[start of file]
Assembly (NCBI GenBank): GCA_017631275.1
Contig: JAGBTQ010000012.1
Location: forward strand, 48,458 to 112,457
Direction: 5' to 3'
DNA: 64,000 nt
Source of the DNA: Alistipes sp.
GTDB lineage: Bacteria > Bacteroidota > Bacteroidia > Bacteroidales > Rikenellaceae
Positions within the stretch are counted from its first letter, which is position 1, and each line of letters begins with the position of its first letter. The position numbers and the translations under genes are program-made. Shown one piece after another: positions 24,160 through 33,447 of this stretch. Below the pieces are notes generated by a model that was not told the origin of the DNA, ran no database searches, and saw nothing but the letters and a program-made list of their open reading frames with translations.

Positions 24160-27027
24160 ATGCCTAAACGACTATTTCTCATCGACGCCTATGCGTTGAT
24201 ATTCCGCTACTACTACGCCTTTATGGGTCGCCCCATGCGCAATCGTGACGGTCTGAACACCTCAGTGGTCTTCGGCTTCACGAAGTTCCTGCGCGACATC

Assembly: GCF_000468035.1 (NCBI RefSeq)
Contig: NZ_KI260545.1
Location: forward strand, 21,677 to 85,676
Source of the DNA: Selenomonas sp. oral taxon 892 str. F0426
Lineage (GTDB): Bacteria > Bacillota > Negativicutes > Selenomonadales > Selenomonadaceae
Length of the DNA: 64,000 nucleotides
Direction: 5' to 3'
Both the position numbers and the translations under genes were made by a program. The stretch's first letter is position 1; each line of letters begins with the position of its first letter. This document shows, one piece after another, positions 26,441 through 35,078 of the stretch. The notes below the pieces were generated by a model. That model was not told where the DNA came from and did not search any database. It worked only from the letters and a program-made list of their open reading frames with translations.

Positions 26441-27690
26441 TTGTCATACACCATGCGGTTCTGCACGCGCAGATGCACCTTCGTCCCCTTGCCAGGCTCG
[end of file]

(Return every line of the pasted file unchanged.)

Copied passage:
Assembly (NCBI GenBank): GCA_017631275.1
Contig: JAGBTQ010000012.1
Location: forward strand, 48,458 to 112,457
Direction: 5' to 3'
DNA: 64,000 nt
Source of the DNA: Alistipes sp.
GTDB lineage: Bacteria > Bacteroidota > Bacteroidia > Bacteroidales > Rikenellaceae
Positions within the stretch are counted from its first letter, which is position 1, and each line of letters begins with the position of its first letter. The position numbers and the translations under genes are program-made. Shown one piece after another: positions 24,160 through 33,447 of this stretch. Below the pieces are notes generated by a model that was not told the origin of the DNA, ran no database searches, and saw nothing but the letters and a program-made list of their open reading frames with translations.

Positions 24160-27027
24160 ATGCCTAAACGACTATTTCTCATCGACGCCTATGCGTTGAT
24201 ATTCCGCTACTACTACGCCTTTATGGGTCGCCCCATGCGCAATCGTGACGGTCTGAACACCTCAGTGGTCTTCGGCTTCACGAAGTTCCTGCGCGACATC

Assembly: GCF_000468035.1 (NCBI RefSeq)
Contig: NZ_KI260545.1
Location: forward strand, 21,677 to 85,676
Source of the DNA: Selenomonas sp. oral taxon 892 str. F0426
Lineage (GTDB): Bacteria > Bacillota > Negativicutes > Selenomonadales > Selenomonadaceae
Length of the DNA: 64,000 nucleotides
Direction: 5' to 3'
Both the position numbers and the translations under genes were made by a program. The stretch's first letter is position 1; each line of letters begins with the position of its first letter. This document shows, one piece after another, positions 26,441 through 35,078 of the stretch. The notes below the pieces were generated by a model. That model was not told where the DNA came from and did not search any database. It worked only from the letters and a program-made list of their open reading frames with translations.

Positions 26441-27690
26441 TTGTCATACACCATGCGGTTCTGCACGCGCAGATGCACCTTCGTCCCCTTGCCAGGCTCG